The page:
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Last year was the first year for this hive. Began with 3 lb package of italian bees. The queen died and I kept adding frames from my strong hive. I finally got a queen and put in the hive but they superseded her and finally had a great queen about six weeks before the fall. I am afraid there was not enough time to get enough young brood for the winter is my guess. Anyway they made it through the winter which surprised me. There is only a hand full of bees in that hive. I would say they could cover less than half of one side of deep frame. They have plenty of honey when I opened it in really warm weather.

Funny Story. I was looking for the queen and could not find her. I happened to look down at my leg and there she was on my leg. I went to grab her but she flew and I found her crawling on the other hive. I picked her up and put her back in the hive.
The hive has plenty of honey and some frames with pollen. But very few bees wander out on a warm day.
Should I add a frame of brood from the other hive? I am afraid of doing this because they might get chilled at night. What do you suggest? Will they more than likely make it on their own. Thanks.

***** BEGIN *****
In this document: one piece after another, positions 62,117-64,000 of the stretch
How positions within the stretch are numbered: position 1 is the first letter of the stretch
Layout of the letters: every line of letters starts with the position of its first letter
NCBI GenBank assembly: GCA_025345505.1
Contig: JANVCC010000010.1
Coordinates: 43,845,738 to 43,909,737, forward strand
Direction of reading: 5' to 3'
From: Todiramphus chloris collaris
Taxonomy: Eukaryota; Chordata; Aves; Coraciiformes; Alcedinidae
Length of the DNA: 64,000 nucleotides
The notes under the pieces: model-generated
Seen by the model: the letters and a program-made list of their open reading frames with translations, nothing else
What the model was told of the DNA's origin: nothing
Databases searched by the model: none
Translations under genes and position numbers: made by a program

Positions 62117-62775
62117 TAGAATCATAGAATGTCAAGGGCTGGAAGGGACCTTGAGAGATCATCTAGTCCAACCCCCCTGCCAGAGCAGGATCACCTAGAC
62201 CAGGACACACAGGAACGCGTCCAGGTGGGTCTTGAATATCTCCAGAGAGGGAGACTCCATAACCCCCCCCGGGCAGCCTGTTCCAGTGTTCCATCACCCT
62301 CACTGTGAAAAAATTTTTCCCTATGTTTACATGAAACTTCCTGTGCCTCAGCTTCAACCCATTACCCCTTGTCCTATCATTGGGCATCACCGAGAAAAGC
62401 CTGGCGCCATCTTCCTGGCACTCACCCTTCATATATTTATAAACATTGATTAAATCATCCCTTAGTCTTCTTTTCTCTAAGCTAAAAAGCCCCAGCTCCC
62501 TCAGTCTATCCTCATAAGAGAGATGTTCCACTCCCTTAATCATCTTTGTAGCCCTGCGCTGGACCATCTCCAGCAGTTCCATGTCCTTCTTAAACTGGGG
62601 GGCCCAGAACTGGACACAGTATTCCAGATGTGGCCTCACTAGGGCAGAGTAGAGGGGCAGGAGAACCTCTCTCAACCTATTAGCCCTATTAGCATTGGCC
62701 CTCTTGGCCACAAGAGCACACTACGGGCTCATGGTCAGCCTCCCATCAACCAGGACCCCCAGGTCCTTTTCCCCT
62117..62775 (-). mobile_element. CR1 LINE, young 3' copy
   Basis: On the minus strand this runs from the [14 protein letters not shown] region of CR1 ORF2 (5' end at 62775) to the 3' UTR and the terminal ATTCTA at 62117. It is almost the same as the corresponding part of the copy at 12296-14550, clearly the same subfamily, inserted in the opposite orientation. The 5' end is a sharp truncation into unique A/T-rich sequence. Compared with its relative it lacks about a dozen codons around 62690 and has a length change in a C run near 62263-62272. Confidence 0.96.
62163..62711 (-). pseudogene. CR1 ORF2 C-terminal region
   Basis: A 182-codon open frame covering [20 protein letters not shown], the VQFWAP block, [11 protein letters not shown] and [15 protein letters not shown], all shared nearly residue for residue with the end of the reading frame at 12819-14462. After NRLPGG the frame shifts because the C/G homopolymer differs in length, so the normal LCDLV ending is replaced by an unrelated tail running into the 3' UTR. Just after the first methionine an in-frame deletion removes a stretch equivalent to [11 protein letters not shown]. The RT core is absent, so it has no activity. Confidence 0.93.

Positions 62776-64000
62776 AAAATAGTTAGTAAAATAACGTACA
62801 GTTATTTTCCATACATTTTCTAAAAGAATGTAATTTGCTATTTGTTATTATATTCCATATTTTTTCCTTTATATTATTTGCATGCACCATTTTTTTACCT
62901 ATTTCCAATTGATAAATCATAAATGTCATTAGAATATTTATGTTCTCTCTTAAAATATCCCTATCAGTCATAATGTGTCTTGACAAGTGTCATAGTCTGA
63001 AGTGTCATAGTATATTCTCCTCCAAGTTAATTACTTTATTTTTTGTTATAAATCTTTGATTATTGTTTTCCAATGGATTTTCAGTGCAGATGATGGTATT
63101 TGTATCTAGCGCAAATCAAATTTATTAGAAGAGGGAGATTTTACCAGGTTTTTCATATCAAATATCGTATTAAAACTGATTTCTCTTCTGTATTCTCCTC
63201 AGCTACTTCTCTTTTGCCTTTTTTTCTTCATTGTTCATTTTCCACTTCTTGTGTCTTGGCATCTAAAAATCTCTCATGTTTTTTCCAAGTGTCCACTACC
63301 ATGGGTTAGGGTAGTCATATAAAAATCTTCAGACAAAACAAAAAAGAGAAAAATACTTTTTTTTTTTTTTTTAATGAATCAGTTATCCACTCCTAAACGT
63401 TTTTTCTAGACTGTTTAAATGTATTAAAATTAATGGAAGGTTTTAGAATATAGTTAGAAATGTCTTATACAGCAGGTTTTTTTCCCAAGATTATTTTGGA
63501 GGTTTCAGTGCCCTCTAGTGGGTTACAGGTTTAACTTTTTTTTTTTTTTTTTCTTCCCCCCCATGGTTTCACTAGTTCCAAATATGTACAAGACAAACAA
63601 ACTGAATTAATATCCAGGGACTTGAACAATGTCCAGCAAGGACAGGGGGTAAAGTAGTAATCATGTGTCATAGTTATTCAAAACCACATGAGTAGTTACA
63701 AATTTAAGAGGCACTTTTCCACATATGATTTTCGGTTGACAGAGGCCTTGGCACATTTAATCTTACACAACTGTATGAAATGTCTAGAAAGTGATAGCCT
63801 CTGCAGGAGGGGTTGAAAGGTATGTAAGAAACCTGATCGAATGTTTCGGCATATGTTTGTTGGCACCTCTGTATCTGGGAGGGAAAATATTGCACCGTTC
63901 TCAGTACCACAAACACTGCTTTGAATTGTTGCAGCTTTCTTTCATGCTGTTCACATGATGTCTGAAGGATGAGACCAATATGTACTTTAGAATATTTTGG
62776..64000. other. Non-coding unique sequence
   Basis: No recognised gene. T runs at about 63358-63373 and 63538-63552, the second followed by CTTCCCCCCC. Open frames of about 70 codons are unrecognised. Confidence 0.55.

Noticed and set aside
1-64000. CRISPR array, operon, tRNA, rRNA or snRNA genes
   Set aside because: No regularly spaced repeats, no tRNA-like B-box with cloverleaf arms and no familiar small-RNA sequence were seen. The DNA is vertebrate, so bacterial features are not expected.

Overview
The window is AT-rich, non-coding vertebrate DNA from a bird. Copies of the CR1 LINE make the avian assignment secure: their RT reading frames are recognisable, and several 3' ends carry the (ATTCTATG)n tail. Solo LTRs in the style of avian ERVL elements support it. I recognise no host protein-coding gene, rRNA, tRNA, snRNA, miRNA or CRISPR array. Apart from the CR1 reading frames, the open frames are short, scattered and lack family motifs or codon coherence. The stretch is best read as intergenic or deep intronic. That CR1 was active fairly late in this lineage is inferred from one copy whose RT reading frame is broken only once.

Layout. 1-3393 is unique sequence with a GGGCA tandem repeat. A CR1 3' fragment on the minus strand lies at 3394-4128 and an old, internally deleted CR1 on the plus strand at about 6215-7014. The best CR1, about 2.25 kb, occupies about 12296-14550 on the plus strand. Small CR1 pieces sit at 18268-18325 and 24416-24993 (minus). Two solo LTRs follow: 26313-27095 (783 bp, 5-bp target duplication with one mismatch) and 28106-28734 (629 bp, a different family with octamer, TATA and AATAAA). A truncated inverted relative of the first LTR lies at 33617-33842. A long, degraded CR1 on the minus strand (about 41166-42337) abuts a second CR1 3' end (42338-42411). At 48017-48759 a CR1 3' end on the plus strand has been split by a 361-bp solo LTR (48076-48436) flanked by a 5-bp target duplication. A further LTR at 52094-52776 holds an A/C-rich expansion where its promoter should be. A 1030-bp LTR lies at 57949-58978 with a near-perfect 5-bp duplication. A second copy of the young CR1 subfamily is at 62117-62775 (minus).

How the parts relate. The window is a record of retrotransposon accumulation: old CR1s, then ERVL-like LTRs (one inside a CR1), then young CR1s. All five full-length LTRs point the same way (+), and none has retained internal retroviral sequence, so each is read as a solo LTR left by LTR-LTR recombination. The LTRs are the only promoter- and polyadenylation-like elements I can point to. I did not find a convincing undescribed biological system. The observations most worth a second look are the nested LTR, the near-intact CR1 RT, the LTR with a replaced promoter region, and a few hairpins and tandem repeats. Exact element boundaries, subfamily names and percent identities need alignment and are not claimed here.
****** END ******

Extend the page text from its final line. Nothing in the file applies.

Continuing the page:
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You have a few options.

Swap places with your two hives, the strong one will lose field force and the weak one will gain it.

Take a frame or two of sealed brood with adhering bees, without the queen of course, from your strong hive and give to the weaker hive.

Shake in nurse bees from off a frame or two of open larva from your stronger hive. Once again, keep track and don't shake in the queen.

What you do will depend on just how strong the stronger hive is, can it afford to lose brood or can it afford to lose field bees. I myself tend to lean towards giving brood frames and nurse bees, instead of switching hive positions, when these situations such as yours happens.
 

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After doing what Ray specified you may want to look at requeening that hive. Hives that make it through winter, but have very small clusters are usually a burden on an operation looking to make money. All small clusters in my operation are logged and will have new queens from known good stock placed in them. I don't have time to baby a hive along, but if you are just a hobbiest you may feel it is better to save them.
 

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I have done what Ray said about swapping locations with a strong hive with good luck. It seems like you might have a good queen but hasn't had a chance to prove herself. I'd try the old swapperoo.
 

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Yea, I'm a swaperoo type guy my self, but, I'm not a honey producer, I'm a swarm producer. That means I want my hives to produce swarms for mother nature. I.E. ferall hives. They leave and I'm happy for them.
 
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